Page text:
The present embodiment also provides for a black mask element 78 that defines apertures 76 g and 76 h which have vertical edges 144 g and 144 h, respectively, that also mimic the wave-like shape of the electrode strips 140 a-140 c in a generally parallel manner similar to the arrangement of the data lines 100 a-100 c (as opposed to being parallel to the vertical axis as shown in FIG. 7). As will be appreciated, an LCD panel 34 utilizing wave-like electrode strips 140 a-140 c in conjunction with the generally parallel wave-like data line 100 a-100 c and apertures having generally parallel wave-like vertical edges (144 g and 144 h), as shown in FIG. 8, may provide for a higher transmittance rate relative to the embodiment shown in FIG. 7.

Referring now to FIG. 9A, a further embodiment of a pixel electrode 110 configuration is depicted by way of a simplified plan view. As shown, the pixel electrode 110 includes the electrodes 140 a-140 d defined by the slits 138. The pixel electrode 110 may have a length L along the vertical axis (y-axis of the illustrated reference axes) generally defined by first and second opposing ends, referred to by the reference numbers 146 and 148, respectively, between which the electrode strips 140 a-140 d diverge and converge with respect to the vertical axis. For instance, the electrode strips 140 a and 140 b may extend from the first end 146 of the electrode 110 and diverge with respect to the vertical axis by the angles α and β, respectively, along a first length L1 of the electrode 110. Though shown as being generally equal in magnitude, it should be appreciated that the angles α and β may have different magnitudes in other embodiments.

As shown in the present embodiment, the electrode strips 140 a and 140 b may diverge by the angles α and β generally along vertical length L of the electrode until an intermediate point, depicted here as the end of the first length L1 referred to by the reference number 145. From the intermediate point 145, the electrode strips 140 a and 140 b may begin to converge via the angles α and β, respectively, along a second length L2 of electrode 110, such that the electrode strips 140 a and 140 b eventually meet and adjoin at the second end 148 of the pixel electrode 110. In the illustrated embodiment, the lengths L1 and L2 are shown as being generally equal, though it should be understood that the lengths L1 and L2 may not be equal in alternate embodiments. In such embodiments, the angles at which the electrode strips 140 a and 140 b converge (along L2) may not be equal in magnitude to the angles α and β. For instance, if L2 is greater than L1, the angles at which each of the electrode strips 140 a and 140 b converge may be lesser in magnitude relative to the angles α and β, respectively. Similarly, if L2 is less than L1, the angles at which each of the electrode strips 140 a and 140 b converge may be greater in magnitude relative to the angles α and β, respectively.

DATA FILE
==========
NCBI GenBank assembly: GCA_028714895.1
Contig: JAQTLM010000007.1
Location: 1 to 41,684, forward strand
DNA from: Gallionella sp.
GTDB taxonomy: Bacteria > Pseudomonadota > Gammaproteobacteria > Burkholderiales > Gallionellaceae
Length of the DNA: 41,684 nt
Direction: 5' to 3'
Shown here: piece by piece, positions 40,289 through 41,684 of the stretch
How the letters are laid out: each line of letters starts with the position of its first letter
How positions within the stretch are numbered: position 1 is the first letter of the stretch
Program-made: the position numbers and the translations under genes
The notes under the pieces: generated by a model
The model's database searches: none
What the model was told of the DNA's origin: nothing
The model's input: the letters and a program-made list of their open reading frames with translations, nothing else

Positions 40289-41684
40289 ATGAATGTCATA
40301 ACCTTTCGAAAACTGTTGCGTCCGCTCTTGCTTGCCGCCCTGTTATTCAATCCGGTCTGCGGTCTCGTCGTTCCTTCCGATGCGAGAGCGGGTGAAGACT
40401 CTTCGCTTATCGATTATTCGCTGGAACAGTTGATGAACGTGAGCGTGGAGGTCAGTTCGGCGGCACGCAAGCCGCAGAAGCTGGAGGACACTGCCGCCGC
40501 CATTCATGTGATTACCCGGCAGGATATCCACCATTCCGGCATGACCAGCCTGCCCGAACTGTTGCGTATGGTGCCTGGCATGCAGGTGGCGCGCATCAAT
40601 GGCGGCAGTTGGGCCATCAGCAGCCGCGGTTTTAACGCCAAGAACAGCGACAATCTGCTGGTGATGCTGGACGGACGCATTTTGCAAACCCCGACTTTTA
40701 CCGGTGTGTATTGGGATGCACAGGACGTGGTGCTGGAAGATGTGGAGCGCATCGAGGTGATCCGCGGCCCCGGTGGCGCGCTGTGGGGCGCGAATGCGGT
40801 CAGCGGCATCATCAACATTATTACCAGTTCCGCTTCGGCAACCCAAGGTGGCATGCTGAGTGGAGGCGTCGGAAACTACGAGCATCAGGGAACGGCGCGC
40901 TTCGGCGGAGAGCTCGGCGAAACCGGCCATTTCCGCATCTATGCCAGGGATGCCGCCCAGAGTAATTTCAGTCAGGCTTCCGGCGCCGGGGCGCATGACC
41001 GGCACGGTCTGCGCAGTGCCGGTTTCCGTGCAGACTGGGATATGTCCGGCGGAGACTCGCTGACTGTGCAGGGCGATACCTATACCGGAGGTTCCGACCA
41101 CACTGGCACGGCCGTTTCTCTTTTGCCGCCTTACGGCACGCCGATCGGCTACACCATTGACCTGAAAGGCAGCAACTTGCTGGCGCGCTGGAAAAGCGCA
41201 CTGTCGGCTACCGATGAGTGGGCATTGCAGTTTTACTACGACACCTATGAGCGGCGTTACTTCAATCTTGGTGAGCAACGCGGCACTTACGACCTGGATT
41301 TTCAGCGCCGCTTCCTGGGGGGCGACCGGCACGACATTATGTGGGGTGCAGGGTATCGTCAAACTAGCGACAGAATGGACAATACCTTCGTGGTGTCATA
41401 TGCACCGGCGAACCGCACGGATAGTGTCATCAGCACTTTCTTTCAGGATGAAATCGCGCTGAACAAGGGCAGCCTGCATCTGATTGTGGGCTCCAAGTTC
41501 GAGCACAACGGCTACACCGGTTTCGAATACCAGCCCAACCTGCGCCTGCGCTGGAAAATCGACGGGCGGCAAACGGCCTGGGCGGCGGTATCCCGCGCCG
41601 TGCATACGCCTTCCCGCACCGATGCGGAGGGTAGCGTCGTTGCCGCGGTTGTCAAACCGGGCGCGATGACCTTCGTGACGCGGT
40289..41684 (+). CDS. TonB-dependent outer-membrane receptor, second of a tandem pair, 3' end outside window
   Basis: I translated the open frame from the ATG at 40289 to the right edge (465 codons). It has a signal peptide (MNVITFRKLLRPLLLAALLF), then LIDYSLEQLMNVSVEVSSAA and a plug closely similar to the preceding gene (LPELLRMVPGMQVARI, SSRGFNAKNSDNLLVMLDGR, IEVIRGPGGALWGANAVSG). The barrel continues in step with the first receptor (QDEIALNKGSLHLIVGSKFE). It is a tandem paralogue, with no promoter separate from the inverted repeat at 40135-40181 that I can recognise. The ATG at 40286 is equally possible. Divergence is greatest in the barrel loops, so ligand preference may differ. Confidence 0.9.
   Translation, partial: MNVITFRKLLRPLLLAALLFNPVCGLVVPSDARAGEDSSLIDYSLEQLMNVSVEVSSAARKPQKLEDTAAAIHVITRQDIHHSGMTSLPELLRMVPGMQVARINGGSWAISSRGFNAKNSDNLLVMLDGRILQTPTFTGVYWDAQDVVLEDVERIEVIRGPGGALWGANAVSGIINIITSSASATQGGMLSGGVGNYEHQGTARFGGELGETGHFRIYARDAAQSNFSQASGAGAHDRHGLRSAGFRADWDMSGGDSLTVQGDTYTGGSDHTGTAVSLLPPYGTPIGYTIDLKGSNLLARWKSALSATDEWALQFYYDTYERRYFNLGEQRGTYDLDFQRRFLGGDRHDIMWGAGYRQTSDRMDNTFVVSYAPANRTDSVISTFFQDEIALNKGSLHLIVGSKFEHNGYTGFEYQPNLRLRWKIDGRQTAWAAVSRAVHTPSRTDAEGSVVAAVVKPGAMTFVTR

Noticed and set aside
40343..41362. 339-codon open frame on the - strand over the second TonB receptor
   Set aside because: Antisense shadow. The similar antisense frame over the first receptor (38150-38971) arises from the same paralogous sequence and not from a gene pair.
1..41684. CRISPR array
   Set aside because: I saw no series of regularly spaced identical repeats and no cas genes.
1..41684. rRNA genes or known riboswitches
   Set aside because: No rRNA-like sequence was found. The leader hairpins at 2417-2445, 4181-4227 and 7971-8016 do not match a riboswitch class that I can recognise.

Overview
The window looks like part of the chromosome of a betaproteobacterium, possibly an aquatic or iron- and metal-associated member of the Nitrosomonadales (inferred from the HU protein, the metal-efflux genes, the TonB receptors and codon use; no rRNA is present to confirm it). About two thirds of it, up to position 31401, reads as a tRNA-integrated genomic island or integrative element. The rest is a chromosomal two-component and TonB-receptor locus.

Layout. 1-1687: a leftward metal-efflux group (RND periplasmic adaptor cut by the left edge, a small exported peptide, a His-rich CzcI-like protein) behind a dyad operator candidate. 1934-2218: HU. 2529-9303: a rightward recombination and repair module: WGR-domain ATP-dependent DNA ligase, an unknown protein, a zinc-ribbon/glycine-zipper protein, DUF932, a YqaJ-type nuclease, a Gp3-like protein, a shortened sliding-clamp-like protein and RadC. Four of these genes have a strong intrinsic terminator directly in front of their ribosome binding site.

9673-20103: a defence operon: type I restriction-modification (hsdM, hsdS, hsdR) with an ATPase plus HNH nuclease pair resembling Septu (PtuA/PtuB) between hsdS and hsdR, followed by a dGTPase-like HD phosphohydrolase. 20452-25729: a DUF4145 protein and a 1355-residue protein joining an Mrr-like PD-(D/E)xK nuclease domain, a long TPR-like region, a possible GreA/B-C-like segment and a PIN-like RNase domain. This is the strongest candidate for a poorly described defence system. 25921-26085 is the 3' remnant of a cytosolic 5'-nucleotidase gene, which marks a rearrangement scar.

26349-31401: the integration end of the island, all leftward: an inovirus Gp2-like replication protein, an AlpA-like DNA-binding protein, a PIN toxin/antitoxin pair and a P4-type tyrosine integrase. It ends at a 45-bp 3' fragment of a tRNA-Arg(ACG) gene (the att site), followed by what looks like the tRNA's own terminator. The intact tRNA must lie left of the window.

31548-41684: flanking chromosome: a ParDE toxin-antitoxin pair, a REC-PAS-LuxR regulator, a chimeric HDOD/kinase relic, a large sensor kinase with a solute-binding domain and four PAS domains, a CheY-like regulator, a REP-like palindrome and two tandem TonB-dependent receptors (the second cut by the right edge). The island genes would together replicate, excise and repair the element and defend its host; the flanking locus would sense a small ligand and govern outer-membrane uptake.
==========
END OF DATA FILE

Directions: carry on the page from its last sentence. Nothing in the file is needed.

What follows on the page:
The pixel electrode 110 in the present embodiment also includes the electrode strips 140 c and 140 d which are adjacent to the electrode strips 140 a and 140 b, respectively. The electrode strips 140 c and 140 d generally mimic the diverging/converging shape defined by the electrode strips 140 a and 140 b, respectively, in a parallel manner along the lengths L1 and L2. That is, the electrode strips 140 c and 140 d may diverge from the first end 146 of the pixel electrode 110 at the angles α and β, respectively, along the length L1, and converge at the second end 148 along the length L2 in a manner similar to the electrode strips 140 a and 140 b.

Referring now to FIG. 9B, a detailed plan view of an LCD panel 34 having unit pixels 60 a-60 h utilizing the pixel electrode configuration shown in FIG. 9A is illustrated. As shown, the LCD 34 of FIG. 9B includes the scanning lines 102 a and 102 b, which are generally parallel to a horizontal axis (x-axis), and data lines 100 a, 100 b, and 100 c, which are generally parallel to a vertical axis (y-axis). As discussed above, the unit pixels 60 a-60 c are each coupled to the scanning line 102 a and respective data lines 100 a-100 c, and may define a group of unit pixels having a red, blue, and green unit pixel. Similarly, the unit pixels 60 d-60 f, which may also define a red, blue, and green pixel group, are coupled to the adjacent scanning line 102 b and respective data lines 100 a-100 c.